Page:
The Girl Guides of Canada have a no scout left behind policy that trumps trips to the United States.
Worried that members or chaperones may be detained by American border agents, the Canadian branch of the World Association of Girl Guides and Girl Scouts released a statement explaining that it would not approve any trips traveling to or through the United States.
“At Girl Guides of Canada, we know our members value the safe, inclusive and accepting space that Guiding provides. These values are reflected in all we do, including the Girl Guide travel experiences we offer girls and women,” the statement reads. “While the United States is a frequent destination for Guiding trips, the ability of all our members to equally enter this country is currently uncertain.”
The statement makes no direct mention of President Trump or the updated travel ban, which denies entry to citizens of six mainly Muslim countries (but now exempts visa and green card holders). But the Girl Guide's new policy seems to be a response to fears that difficulties could arise if a member of the travel party were turned away at the border.
“We just looked at our organization and realized that we do have a lot of girls travelling and this was potentially creating a situation that would either be a risk for the group or would create an uncomfortable situation in the case that somebody did get turned back at the border,” Girl Guides spokeswoman Sarah Kiriliuk told the National Post.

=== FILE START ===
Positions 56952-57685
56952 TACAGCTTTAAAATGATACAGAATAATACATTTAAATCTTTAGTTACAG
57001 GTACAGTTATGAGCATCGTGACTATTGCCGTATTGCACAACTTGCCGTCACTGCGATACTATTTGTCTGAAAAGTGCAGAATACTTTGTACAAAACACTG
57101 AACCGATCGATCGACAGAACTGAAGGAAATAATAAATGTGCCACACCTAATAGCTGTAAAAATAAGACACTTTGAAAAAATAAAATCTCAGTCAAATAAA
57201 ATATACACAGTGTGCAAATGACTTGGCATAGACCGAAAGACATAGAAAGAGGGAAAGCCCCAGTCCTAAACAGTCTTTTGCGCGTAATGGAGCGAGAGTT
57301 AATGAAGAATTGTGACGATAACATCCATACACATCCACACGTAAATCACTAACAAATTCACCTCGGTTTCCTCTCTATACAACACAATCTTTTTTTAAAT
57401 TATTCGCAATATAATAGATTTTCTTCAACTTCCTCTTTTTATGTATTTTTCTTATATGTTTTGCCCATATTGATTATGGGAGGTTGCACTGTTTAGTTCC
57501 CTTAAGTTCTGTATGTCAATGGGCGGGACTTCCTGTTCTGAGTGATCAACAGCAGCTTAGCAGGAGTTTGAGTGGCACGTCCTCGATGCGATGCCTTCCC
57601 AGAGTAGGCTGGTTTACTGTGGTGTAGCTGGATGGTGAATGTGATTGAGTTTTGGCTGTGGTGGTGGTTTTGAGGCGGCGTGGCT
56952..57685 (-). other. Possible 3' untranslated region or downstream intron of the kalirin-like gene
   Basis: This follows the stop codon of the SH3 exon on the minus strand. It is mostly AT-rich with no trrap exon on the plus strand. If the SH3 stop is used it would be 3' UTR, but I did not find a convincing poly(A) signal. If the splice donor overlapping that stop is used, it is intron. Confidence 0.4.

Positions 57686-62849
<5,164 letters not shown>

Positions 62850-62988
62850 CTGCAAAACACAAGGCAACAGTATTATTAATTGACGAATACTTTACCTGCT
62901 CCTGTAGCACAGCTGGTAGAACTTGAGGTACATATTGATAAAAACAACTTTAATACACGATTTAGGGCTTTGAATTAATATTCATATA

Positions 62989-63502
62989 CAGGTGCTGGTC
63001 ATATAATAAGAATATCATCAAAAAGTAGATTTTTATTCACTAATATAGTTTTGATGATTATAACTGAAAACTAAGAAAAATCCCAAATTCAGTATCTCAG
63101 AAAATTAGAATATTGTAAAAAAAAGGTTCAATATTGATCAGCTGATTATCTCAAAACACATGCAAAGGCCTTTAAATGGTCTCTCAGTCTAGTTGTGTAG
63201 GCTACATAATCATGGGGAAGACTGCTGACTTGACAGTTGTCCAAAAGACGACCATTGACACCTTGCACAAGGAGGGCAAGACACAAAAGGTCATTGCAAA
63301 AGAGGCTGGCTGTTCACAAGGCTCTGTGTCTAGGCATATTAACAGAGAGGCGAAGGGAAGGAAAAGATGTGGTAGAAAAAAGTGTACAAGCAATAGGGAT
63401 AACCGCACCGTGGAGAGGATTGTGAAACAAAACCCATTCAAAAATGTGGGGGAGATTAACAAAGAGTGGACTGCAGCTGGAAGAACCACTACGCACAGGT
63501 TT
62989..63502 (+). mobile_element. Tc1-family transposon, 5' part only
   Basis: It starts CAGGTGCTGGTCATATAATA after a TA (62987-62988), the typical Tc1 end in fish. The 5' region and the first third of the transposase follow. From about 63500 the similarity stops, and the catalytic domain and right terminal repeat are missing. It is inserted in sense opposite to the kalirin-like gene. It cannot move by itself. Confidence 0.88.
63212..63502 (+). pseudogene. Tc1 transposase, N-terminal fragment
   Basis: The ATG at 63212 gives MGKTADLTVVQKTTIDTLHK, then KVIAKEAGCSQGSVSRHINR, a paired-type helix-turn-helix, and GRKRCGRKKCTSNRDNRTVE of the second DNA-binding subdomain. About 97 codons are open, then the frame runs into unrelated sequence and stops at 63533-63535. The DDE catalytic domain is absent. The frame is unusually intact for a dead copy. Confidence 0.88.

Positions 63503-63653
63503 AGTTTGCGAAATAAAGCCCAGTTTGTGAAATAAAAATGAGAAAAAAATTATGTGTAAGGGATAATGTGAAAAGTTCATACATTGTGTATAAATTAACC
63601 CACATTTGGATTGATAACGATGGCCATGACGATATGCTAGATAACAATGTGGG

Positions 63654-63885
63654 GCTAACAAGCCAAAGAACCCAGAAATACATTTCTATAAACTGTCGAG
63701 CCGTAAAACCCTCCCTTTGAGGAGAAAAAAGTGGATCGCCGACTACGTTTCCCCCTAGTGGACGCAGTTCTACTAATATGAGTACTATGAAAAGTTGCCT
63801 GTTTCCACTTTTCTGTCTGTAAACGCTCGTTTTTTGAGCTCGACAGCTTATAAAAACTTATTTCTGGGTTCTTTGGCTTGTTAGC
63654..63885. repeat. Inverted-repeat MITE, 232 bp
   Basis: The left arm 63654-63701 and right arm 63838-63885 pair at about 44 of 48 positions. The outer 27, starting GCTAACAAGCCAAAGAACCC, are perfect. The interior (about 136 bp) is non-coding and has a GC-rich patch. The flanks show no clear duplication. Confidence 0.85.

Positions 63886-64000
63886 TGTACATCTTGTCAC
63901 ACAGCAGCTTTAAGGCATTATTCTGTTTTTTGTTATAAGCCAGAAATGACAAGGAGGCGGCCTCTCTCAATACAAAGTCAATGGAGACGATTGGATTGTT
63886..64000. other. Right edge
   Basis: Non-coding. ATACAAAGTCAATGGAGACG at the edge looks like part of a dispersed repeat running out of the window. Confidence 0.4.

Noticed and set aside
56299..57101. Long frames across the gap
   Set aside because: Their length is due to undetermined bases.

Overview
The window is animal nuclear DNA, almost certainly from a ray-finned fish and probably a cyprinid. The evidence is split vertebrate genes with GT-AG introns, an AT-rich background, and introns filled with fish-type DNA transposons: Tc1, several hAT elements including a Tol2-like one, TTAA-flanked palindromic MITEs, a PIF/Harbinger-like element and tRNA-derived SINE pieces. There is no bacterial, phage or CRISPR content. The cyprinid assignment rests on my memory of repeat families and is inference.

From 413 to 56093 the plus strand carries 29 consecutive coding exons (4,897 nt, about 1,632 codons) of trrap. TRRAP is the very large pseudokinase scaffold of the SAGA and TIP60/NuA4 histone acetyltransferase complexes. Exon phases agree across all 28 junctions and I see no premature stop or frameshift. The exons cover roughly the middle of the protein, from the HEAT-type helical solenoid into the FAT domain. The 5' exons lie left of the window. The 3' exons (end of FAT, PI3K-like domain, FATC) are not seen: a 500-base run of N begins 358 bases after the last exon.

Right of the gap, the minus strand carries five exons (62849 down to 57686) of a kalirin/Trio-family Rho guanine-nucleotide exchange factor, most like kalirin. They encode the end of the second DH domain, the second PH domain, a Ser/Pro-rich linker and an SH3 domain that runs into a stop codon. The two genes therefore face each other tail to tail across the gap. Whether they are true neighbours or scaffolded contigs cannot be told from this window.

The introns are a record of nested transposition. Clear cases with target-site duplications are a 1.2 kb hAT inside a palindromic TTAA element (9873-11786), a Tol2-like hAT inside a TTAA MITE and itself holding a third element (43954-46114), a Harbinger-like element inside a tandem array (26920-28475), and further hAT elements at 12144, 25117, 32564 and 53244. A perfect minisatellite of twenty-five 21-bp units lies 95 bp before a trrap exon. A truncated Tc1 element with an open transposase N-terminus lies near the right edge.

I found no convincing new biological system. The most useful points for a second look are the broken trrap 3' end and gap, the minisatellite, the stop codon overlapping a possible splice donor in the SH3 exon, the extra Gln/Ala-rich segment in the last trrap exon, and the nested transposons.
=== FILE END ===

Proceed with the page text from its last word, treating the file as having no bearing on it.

Nevertheless, the organization insists this move is about protecting its girls. “This is not a political decision,” Ms. Kiriliuk said. “This is about delivering an inclusive and diverse program to our girls.”
Girl Guides has relocated a California trip planned for this summer, and other trips already on the books will be evaluated on a case-by-case basis.
The policy change, which will affect both trips to the US and any trip with a flight routed through the US, will certainly come as a disappointment to many girl guides.
"This was a very difficult decision to make," the statement said. "We hope that members will appreciate this reflects our commitment to inclusivity and equal opportunities for all girls and women."
While some find the notion that the US would turn away children or their supervisors dubious, a number of incidents in which border control detained unlikely suspects have been reported since the travel ban began.
Such cases include a British Muslim teacher on a school trip from Wales, Canadians intending to join the Women’s March in Washington D.C, in January, award-winning Australian children’s author Mem Fox, and US-born NASA scientist Sidd Bikkannavar.
As many as 700 to 800 girls travel abroad with the program each year, but the organization says it has no intention of turning inwards.
“There’s a lot of other places to see in the world,” Kiriliuk said to the National Post. The group reportedly belongs to an international network that includes partners in countries such as India, Switzerland, and Mexico.